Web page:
Crimson Quill’s Appraisal #289
Number of Views: One
Release Date: August 23, 2013
Country of Origin: United Kingdom, Russia
Running Time: 100 minutes
Director: Renny Harlin
Producers: Alexander Rodnyansky, Sergei Bespalov, Sergey Melkumov, Renny Harlin, Kia Jam
Screenplay: Vikram Weet
Special Effects: Joe Colwell, Ilya Churinov
Visual Effects: Justin Daneman, Thomas Duval, James McQuaide
Cinematography: Denis Alarcon Ramirez
Score: Yuri Poteyenko
Editing: Steven Mirkovich
Studios: Aldamisa Entertainment, Alexander Rodnyansky, Non-Stop Productions, Midnight Sun Pictures, K. Jam Media
Distributor: IFC Films (USA)
Stars: Holly Goss, Matt Stokoe, Luke Albright, Ryan Hawley, Gemma Atkinson, Nikolay Butenin, Nelly Nielsen, Valeriy Fedorovich, Aleksey Kink, Sergey Lobanov, Oleg Kurlov, Dmitriy Miheev, Richard Reid, Anton Klimov, Igor Kulachko, Aleksey Nesterov, Leonid Lutvinskiy, Jane Perry
Suggested Audio Candy
Twilight Sleep “Unrest”
Somebody, somewhere has a lot of explaining to do. Since every young filmmaker on the planet grabbed themselves a handheld camera and learned how to operate it, there has been a disconcerting amount of ‘lost footage’ turning up unannounced. When The Blair Witch Project turned awry for Heather, Joshua and Michael, all manner of strange phenomena began to be captured on film and anyone held culpable for playing peeping Tom have invariably wound up on the side of a milk carton or, worse still, the contents. There’s only so many paranormal activities and grave encounters we can take before this hands-on approach to storytelling loses some of its appeal and, despite honorable mentions for films such as The Chernobyl Diaries and Hollow, the whole genre has been in danger of over-saturation for some time now.
Well guess what? They’ve only gone and found some more footage. I know right; just when you think Arthur C. Clarke is out of unexplained mysteries to solve, another one comes up on your blind side and bites your ass cheek. We’ve learned the origin of witches, spent nights in dilapidated insane asylums and lifted the veil on Area 51, but nobody has been plucky enough to traverse the iron curtain until now. There’s a reason for that; Russians are sticklers for their privacy and what happens in Volgograd stays in Volgograd after all. If Hostel proved a bone of contention with anybody looking into backpacking to Croatia then the Soviet tourist trade may well also be about to suffer something of a slump on this evidence.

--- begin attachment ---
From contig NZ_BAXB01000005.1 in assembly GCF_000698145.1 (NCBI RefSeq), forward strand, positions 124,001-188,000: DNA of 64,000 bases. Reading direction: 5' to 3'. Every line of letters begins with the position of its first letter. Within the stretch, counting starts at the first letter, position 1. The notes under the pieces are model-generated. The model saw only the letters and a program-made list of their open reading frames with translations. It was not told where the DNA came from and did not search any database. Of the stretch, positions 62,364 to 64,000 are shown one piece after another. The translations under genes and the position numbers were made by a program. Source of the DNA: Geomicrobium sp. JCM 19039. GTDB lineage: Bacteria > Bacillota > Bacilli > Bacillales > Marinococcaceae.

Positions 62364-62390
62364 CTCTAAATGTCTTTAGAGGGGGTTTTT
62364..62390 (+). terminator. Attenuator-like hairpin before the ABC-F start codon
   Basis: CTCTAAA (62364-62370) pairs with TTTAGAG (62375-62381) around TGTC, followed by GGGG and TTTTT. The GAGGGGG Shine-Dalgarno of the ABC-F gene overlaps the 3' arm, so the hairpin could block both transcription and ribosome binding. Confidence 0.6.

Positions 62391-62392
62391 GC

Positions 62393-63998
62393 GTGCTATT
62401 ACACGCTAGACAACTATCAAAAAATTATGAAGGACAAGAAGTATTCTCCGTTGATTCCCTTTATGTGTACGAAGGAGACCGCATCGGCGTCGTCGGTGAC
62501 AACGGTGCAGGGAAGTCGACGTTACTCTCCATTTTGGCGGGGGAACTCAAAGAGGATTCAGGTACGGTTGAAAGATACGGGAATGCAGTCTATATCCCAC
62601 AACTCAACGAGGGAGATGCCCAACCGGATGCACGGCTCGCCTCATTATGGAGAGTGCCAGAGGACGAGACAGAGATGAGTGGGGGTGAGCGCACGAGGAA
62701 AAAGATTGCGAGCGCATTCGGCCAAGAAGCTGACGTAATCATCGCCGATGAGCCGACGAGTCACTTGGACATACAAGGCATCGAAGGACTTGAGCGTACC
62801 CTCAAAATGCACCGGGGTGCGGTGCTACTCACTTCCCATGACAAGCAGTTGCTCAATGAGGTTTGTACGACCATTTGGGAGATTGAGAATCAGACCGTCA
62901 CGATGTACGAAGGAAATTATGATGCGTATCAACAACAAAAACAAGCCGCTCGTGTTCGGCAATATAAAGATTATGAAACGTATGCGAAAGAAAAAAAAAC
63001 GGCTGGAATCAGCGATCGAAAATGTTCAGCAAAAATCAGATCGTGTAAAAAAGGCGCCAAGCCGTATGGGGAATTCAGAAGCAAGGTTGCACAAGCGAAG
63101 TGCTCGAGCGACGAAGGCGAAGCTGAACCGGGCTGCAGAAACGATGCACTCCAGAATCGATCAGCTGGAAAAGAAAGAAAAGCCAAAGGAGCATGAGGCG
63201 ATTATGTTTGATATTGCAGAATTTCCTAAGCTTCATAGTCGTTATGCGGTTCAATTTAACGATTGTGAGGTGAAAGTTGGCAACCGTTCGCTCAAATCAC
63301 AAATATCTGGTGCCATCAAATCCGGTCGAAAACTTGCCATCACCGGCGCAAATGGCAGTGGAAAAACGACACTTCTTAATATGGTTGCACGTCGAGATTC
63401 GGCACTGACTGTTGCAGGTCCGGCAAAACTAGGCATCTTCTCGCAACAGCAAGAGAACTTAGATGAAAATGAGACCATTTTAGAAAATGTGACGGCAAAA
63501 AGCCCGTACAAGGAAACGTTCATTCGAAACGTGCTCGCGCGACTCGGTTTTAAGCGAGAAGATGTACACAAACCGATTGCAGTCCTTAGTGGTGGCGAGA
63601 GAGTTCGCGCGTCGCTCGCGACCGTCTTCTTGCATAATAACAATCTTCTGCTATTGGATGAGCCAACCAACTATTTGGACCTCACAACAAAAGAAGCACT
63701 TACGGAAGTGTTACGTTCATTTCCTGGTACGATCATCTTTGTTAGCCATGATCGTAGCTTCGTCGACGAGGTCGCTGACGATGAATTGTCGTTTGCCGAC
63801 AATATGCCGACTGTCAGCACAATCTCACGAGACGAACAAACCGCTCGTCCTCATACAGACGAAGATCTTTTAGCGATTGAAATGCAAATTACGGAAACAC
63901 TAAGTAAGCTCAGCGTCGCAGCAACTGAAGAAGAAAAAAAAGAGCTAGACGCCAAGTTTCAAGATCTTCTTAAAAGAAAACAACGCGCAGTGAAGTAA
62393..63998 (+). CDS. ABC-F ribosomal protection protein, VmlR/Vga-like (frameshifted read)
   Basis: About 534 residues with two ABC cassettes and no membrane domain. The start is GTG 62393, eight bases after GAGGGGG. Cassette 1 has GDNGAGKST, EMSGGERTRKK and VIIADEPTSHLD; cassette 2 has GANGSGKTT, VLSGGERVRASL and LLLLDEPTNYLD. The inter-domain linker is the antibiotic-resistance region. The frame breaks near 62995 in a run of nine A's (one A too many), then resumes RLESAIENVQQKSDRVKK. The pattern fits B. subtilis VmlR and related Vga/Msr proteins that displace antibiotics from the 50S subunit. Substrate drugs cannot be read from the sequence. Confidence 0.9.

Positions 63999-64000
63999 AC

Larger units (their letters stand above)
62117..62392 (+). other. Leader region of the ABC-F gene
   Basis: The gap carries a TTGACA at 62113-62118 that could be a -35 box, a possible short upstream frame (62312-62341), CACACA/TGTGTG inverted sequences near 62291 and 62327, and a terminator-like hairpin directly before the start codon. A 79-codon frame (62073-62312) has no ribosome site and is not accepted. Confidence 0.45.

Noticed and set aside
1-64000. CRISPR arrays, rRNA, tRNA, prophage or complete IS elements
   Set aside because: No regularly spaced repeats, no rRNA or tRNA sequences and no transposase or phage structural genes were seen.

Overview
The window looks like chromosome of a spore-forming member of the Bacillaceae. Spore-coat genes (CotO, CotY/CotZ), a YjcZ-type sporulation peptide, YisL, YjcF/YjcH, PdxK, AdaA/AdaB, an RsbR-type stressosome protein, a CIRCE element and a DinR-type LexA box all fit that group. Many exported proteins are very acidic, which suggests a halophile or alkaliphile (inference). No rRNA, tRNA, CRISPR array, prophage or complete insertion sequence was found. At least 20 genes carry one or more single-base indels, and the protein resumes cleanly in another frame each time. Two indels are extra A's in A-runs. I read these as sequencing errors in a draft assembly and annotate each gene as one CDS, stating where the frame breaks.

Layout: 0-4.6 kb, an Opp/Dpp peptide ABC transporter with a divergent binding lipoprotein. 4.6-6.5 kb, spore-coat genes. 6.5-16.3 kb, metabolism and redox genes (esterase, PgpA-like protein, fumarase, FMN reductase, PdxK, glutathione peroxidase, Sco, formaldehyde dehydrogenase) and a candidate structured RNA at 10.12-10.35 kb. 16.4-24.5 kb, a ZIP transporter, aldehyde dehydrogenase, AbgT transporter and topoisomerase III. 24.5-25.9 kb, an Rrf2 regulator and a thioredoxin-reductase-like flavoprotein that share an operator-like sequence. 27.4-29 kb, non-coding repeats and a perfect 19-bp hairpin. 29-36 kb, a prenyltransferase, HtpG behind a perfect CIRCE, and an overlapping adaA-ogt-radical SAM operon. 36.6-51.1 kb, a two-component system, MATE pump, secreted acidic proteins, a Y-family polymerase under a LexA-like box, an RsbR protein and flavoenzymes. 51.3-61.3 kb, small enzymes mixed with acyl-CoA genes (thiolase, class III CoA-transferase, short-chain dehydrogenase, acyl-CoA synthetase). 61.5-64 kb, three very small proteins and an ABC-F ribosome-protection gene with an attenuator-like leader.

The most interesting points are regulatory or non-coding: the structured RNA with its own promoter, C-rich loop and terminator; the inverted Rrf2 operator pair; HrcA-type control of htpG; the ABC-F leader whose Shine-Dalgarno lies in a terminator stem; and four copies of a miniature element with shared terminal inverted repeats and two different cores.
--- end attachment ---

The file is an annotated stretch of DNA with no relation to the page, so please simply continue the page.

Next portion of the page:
Also known as The Dyatlov Pass Incident, Devil’s Pass marks a departure for Renny Harlin although a return to the colder climates of Cliffhanger and Die Hard 2 where the most famous Finnish film director in history made a name for himself. Harlin’s extensive résumé includes a brief foray into horror, particularly with under-appreciated chiller Prison before adhering to the action template which has served him so well. He was also responsible for bringing the world the glorious The Adventures of Ford Fairlane; a film widely regarded as pure spam of the densest order but shamelessly entertaining and quotable beyond compare. While it is never a bad thing to see Renny return to his horror roots, it would have been preferable to see him in less restrictive confines than these. You go where the work is I suppose.